The Duroc Pig is a breed of red domestic swine that developed in the United States. It is a highly popular meat breed, and its farming is known to be very lucrative to the farmers. This breed also served as a foundation stock to quite a few mixed-breed commercial hogs in recent times.
|They have a large frame with muscular features, the forequarters are light and so are the head, and the neck, ears are small and often floppy, the face is slightly dished
|Characteristically solid orangish-brown in color, but can vary from gold to dark brick-red or mahogany red
|Meat (pork) production (rarely as show pigs)
|Medium to large
|Hardy; excellent for heavy-carcass production
|Average to more than average
|Country of Origin
History and Origin
Nothing is certain about the exact origin of the Duroc swine. However, the breed developed between 1822 and 1877 by crossing the Old Duroc pig of New York and the Red Jersey pig of New Jersey. During this time, a number of red pig strains had started to develop in the USA especially in the areas like New York and New Jersey. Previously, this breed was called the Duroc-Jersey by mixing the names of its parent breeds.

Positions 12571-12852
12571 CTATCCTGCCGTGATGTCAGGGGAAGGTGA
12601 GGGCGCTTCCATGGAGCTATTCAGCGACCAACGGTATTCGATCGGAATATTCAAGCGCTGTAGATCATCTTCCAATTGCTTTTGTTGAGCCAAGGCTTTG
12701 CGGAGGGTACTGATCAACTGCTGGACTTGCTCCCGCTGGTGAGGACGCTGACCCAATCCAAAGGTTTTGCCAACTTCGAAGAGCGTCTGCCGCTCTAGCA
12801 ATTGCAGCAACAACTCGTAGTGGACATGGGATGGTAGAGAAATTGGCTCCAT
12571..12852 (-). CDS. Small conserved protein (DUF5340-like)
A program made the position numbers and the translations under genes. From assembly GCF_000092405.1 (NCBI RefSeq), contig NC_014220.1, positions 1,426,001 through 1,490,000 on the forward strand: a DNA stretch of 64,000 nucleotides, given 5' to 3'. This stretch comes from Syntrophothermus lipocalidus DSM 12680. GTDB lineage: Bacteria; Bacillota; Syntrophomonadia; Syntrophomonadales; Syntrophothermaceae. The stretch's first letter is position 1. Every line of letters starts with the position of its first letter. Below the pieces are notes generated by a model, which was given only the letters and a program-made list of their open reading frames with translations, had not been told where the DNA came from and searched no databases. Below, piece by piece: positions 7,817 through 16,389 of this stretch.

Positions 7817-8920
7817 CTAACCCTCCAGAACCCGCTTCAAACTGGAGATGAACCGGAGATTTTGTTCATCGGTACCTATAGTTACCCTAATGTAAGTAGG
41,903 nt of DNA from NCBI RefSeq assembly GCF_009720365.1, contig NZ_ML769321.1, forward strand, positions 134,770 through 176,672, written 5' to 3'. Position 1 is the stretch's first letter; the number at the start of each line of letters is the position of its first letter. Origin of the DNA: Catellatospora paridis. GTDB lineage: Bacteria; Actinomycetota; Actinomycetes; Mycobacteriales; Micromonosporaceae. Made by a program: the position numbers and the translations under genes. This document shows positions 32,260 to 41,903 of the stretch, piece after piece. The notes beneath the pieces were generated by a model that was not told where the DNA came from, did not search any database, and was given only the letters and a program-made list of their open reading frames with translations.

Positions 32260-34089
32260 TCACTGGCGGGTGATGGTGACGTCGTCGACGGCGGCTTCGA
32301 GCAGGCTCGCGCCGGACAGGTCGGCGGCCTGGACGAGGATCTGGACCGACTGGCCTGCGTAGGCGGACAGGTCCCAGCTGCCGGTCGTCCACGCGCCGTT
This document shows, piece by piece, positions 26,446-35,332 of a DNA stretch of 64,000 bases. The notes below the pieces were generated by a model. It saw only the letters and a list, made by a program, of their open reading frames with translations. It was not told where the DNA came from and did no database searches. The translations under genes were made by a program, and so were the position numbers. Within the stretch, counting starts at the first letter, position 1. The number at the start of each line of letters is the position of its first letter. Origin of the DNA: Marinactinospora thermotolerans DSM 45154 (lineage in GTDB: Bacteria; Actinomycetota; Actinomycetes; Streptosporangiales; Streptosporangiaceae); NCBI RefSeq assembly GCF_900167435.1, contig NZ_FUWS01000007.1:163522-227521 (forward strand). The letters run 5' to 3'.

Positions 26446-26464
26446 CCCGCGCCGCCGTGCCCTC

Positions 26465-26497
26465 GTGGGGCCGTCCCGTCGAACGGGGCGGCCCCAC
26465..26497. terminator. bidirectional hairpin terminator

The Duroc turned out to be suitable for feeding particularly in the US Corn Belt. Gradually, by the 1930s, the breed became one of the prominent breeds of the country and remained so throughout the century. It started to be extensively exported in other countries, especially to the North and South Americas temperate regions.
This pig was introduced to Australia in 1922. It reached the height of its popularity by 1936. Though it gradually started to lose its fame very soon, and by the early 40s, it almost went extinct. Later, in 1981 they were reintroduced to the country through new bloodlines that came from Canada and New Zealand.
Meat (Pork) Production
Although the baby durocs (piglets) take time to mature (attain the age of slaughter) if not properly taken care of, the hog farms prefer Durocs since these animals can consistently yield a good amount of high-quality meat. The pork obtained from the breed has a typical dark red color and has all the qualities required in different cuts of pork that are the essential parameters for superior taste and eating quality.
- Their meat has the ability to retain moisture, along with a good fat marbling.
- Their flesh consists of a commendable amount of lean muscles.
- After slaughter, their carcasses yield a considerable quantity of usable flesh.
- The reddish meat of this pig has a higher pH than white or pink raw pork.
- A female named T.J. Tabasco was the first Duroc pig that had its genome sequenced.